Turning 27 And Accepting Imperfection In The Public Eye

Lily Collins

By Casey Rose Frank

Lily Collins would not be surprised to hear that her roles in movies like “Mirror, Mirror,” “The Mortal Instruments,” and “Stuck in Love,” have cemented her in my mind as perpetually 18. The actress, who turns 27 today, addresses her young face and the pros and cons of her perpetual youthfulness as just one topic in a collection of essays published last week, “Unfiltered: No Shame, No Regrets, Just Me.

In a time when it feels like too many ladies in the public eye are quick to publish content about how to look thinner or to better achieve the beauty standards that are popular today, Collins writes with candor about her own struggles with body image. From the introduction, she encourages readers to celebrate what makes them unique- to embrace their quirks.

“You damage your own self-image when you compare yourself to others and what you see in the media…But once I accepted myself as I am, quirks included, it didn’t matter how others viewed me because I liked what I saw.”

Collin’s book is short, but it’s all soul and no fluff. There is no name-dropping or gossiping to be found in its pages, but rather a candid look at how believing that you are enough is the foundation on which every other aspect of a person’s life will be built successfully.

Feeling like she wasn’t enough and like she couldn’t control her life led to eating disorders, and poor relationship choices with an emotionally abusive partner, as well as several boyfriends who struggled with addiction. Now, thanks to the help of friends, family, therapy, and time, Collins wants to be open and honest about her experiences in the hope that other women will find their own paths to happy balanced lives.

“We claim to know that every woman feels this way (insecure) and yet we’re still surprised when another girl-particularly a celebrity- openly admits it. Maybe certain concerns, or even ‘weaknesses,’ seem too taboo and lame to discuss, especially when looking good is supposed to be effortless. But if we just released our fears into the open and spoke about them freely, I think we’d all feel better.”

For those who are interested in the message but worry that Collins doesn’t have the chops for writing, throughout her mid-teens and early twenties she worked successfully as a journalist for popular teen magazines and even the Los Angeles Times Magazine. Jobs that she secured because she kept pitching her ideas, kept trying to provide a voice for the younger generation of readers. While the style of her essays are personal and accessible, it’s obvious she’s no stranger to building a decent narrative.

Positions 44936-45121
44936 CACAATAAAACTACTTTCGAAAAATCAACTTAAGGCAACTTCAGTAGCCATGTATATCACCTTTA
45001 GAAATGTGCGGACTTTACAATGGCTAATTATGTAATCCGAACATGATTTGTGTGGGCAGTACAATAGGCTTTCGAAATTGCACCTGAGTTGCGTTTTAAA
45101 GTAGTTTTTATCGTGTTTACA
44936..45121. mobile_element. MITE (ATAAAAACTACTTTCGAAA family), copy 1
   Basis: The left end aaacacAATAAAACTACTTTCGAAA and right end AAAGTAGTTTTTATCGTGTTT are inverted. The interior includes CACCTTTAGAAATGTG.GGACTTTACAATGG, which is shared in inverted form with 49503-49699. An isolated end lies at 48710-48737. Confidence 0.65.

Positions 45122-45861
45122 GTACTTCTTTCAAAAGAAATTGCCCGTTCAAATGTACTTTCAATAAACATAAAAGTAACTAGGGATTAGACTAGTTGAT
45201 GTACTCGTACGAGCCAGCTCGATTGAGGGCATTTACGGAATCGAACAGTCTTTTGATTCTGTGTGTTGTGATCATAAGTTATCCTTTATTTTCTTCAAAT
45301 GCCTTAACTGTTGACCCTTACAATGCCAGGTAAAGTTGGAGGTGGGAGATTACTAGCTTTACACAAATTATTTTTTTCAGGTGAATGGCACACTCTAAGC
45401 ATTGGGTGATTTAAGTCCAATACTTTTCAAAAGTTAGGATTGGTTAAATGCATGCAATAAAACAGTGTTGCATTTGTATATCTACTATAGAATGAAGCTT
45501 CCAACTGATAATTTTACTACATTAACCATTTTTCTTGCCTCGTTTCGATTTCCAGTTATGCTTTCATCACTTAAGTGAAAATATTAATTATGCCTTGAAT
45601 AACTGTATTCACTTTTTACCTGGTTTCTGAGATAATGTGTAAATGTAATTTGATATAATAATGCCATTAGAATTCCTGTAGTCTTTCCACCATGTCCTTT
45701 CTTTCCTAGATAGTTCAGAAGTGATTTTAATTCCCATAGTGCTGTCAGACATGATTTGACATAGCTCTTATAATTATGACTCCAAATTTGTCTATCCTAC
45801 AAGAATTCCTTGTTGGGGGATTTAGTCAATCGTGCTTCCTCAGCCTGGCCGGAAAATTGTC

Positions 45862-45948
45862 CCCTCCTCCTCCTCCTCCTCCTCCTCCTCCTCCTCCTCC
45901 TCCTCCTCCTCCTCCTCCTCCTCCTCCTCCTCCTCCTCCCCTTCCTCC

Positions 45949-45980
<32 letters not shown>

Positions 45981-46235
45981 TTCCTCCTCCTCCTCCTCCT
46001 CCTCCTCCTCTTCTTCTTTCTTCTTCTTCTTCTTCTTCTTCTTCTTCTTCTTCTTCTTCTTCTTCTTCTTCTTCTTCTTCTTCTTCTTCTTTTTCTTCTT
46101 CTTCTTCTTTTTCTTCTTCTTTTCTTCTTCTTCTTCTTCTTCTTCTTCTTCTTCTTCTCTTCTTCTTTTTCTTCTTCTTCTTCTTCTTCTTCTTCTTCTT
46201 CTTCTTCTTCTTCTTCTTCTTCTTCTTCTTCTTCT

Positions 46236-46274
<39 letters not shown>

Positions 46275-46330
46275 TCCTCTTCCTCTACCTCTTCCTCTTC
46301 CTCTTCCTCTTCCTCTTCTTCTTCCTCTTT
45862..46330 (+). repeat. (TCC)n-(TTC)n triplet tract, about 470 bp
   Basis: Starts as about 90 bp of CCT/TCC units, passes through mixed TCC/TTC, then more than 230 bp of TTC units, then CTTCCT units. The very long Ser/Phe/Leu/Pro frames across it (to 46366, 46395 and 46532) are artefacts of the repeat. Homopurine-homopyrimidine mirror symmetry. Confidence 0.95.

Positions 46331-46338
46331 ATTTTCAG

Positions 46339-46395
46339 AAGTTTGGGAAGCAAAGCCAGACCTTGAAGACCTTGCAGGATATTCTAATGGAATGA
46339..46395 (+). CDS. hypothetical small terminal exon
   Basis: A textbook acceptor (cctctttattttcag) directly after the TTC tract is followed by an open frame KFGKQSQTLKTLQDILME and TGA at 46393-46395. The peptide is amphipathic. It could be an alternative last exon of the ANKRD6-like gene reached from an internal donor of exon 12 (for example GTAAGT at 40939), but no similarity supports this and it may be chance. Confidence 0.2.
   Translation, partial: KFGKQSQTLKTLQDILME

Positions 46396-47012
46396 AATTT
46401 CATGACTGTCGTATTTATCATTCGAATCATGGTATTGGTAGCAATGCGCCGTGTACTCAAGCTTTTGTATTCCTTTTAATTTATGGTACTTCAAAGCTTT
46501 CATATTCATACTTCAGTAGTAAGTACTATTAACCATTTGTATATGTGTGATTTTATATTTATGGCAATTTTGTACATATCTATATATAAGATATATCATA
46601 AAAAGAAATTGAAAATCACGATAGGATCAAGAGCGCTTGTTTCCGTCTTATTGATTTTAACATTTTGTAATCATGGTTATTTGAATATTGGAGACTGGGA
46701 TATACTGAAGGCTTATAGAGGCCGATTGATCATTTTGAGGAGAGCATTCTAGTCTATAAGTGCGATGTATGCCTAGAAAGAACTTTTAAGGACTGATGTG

When I read this book I was surprised that I had bought into the image of her easy perfection, even though I know perfection is a lie. It made me hopeful that young girls in particular can see that the girls and women they seek to emulate have their own struggles, and that they can find beauty and strength in that struggle.

As someone who experienced years of disordered eating, I identified with Collins’s desire to get in the kitchen, learn new skills and reconnect with the importance of food at the age of 24. It’s never too late to start a positive relationship with your body and how you nurture it.

Included in the back of the book are links for resources for dealing with eating disorders, bullying, dating abuse, and general mental health. This isn’t a woman who is superficially asking women to open up about how they feel and what they struggle with, this is a woman who wants to put you on that path and invite you to continue the work.

Happy birthday, Lily Collins. Thank you for showing us the beauty of being unique and celebrating that both the good and the bad have the power to shape us for the better.


Casey is part of the Contributing Writer Network at Thirty On Tap. To apply to become a Contributing Writer, please click HERE.

{featured image via we heart it}

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